Open

Coming up

Don't miss

Replay


LATEST SHOWS

WEB NEWS

France's top consumer group sues Internet giants

Read more

WEB NEWS

Web users pay tribute to South Korea ferry victims

Read more

AFRICA NEWS

A landslide victory for the 'invisible candidate' in Algeria's Presidential polls

Read more

THE WORLD THIS WEEK

The World This Week - 18 April 2014

Read more

THE WORLD THIS WEEK

The World This Week - 18 April 2014 (part 2)

Read more

MEDIAWATCH

Presidential adviser resigns over "shoe-shine scandal"

Read more

#THE 51%

Breaking stereotypes

Read more

#TECH 24

Galaxy S5 v. HTC One (M8): Which is the right one for you?

Read more

FRANCE IN FOCUS

New PM Manuel Valls outlines priorities

Read more

  • Why Syria’s cash-strapped jihadists let hostages go

    Read more

  • Ukraine rebels call for Russian troops after deadly clash

    Read more

  • The Great War's unsung four-legged heroes

    Read more

  • UK’s Hamilton cruises to victory at Chinese Grand Prix

    Read more

  • Divers begin pulling bodies from sunken South Korean ferry

    Read more

  • Freed French journalists arrive home after Syria ordeal

    Read more

  • Syria’s Assad visits recaptured Christian town at Easter

    Read more

  • In pictures: French kite festival takes flight

    Read more

  • Le Pen’s National Front fail to woo Britain’s Eurosceptics

    Read more

  • PSG clinch fourth League Cup title after beating Lyon

    Read more

  • Militants kill Algerian soldiers in deadly ambush

    Read more

  • Scores killed in South Sudan cattle raid

    Read more

  • VIDEO: Anti-Semitic leaflets in Eastern Ukraine condemned

    Read more

  • In pictures: Good Friday celebrated across the globe

    Read more

  • Bouteflika, the ghost president

    Read more

  • Does Valls’ upcoming Vatican trip violate French secularism?

    Read more

  • Ukraine separatists say ‘not bound’ by Geneva deal

    Read more

  • Abel Ferrara’s hotly awaited DSK film to premiere on web

    Read more

  • Obama signs bill to block controversial Iran diplomat from UN post

    Read more

  • Astronomers discover Earth-like planet that could support life

    Read more

  • In pictures: Iranian woman pardons son’s killer at the gallows

    Read more

Middle east

Syria laying landmines along border, rights group says

©

Text by News Wires

Latest update : 2012-03-13

Syrian forces have laid landmines near escape routes used by refugees trying to flee the violence in the country, Human Rights Watch said on Tuesday. Thousands of Syrians have fled into Lebanon and Turkey since the revolt began a year ago.

REUTERS - Syrian forces have laid mines near the borders of Lebanon and Turkey along routes used to escape the conflict in Syria, advocacy group Human Rights Watch said on Tuesday.

Its report documented multiple accounts from witnesses in Turkey, Lebanon and inside Syria who had either seen Syrian troops laying mines or been injured by mines.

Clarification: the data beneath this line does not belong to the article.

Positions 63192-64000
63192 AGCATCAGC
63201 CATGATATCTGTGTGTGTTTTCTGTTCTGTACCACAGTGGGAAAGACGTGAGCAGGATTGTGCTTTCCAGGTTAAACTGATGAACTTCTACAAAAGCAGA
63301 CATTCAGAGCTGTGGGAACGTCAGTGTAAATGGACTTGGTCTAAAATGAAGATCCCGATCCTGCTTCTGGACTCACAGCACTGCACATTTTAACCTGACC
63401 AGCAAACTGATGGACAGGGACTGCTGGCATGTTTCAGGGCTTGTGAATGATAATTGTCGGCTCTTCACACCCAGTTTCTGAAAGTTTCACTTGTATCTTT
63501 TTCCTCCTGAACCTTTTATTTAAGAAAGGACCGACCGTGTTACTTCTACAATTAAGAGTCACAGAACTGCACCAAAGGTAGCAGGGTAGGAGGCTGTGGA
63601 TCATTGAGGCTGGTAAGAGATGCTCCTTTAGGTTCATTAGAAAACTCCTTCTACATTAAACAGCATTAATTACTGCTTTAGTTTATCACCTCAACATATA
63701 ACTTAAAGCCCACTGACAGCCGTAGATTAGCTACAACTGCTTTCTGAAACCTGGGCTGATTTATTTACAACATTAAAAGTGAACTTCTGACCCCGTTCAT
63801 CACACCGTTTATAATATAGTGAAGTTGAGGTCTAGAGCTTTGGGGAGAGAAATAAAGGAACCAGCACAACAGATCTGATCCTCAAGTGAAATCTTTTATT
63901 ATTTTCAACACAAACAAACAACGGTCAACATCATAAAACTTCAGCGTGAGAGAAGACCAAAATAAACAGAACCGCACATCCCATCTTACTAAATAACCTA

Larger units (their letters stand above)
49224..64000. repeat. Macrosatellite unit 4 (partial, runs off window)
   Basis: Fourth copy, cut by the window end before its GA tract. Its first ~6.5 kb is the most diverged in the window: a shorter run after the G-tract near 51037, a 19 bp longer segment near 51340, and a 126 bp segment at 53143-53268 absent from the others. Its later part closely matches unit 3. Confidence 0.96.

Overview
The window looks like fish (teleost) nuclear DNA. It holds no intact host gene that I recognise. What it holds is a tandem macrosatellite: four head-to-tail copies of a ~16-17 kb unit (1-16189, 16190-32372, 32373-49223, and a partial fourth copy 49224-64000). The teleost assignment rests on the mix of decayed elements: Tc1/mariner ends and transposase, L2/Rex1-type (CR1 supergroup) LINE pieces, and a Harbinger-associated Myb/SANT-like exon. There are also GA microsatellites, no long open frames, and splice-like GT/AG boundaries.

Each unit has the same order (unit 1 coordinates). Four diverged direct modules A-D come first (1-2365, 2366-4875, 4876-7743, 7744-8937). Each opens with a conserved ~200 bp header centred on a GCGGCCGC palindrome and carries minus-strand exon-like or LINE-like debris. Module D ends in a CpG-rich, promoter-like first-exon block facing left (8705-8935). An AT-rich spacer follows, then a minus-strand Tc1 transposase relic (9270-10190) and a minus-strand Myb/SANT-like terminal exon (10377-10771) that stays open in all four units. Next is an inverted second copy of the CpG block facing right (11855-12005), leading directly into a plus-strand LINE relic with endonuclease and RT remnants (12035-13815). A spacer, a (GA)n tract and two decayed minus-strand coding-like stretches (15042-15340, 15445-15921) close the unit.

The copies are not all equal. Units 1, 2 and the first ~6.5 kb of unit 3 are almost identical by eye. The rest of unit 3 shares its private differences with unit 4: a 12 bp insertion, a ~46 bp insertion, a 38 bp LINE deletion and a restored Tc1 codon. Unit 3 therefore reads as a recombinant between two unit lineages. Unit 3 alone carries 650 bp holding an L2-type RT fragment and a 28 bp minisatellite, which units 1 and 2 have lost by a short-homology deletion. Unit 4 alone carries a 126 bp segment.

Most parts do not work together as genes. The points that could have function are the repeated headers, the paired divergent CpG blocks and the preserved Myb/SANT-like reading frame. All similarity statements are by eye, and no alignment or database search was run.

Opposition activists who have waged a year-long revolt against President Bashar al-Assad’s rule use Lebanon and Turkey to bring food, medicine and weapons into Syria. Thousands of Syrians have also fled the violence into Turkey and Lebanon.
 
“Any use of anti-personnel landmines is unconscionable,” Steve Goose, Arms Division director at HRW, said. “There is absolutely no justification for the use of these indiscriminate weapons by any country, anywhere, for any purpose.”
 
Syria last used anti-personnel mines during the 1982 conflict with Israel in Lebanon, the report said. Syria’s stockpile is believed to consist mainly of Soviet/Russian-manufactured mines, it added.
 
The report quoted a 15-year-old boy from Tal Kalakh in Syria who lost a leg in a landmine explosion in February while trying to transport a wounded person to Lebanon for medical treatment.
 
Opposition activists in Syria say they fear arrest, torture and death at the hands of Syrian security forces if they seek treatment in Syrian state hospitals when they are wounded in protests or clashes with police and security forces.
 
Turkey acceded to the international Mine Ban Treaty on September 25, 2003. Syria and Lebanon have refused to sign the treaty, which would require all landmines in their countries to be cleared.
 
Nadim Houry, HRW’s researcher for Syria and Lebanon, told Reuters that is was very hard to get the exact figure for the number of wounded by Syrian-placed landmines because most casualties occur on the Syrian side of the border.
 
The Syrian government has repeatedly denied access into the country to rights groups and journalists.
 
The United Nations says more than 7,500 people have been killed in unrest against Assad’s government. Syria said in December that “terrorists” had killed more than 2,000 soldiers and police. 
 

 

Date created : 2012-03-13

  • LEBANON

    Safety remains elusive for Syrian refugees in Lebanon

    Read more

  • TURKEY

    Angelina Jolie makes goodwill visit to Syrian refugees

    Read more

  • TURKEY

    Syrian refugees flee to Turkey

    Read more

Comments

COMMENT(S)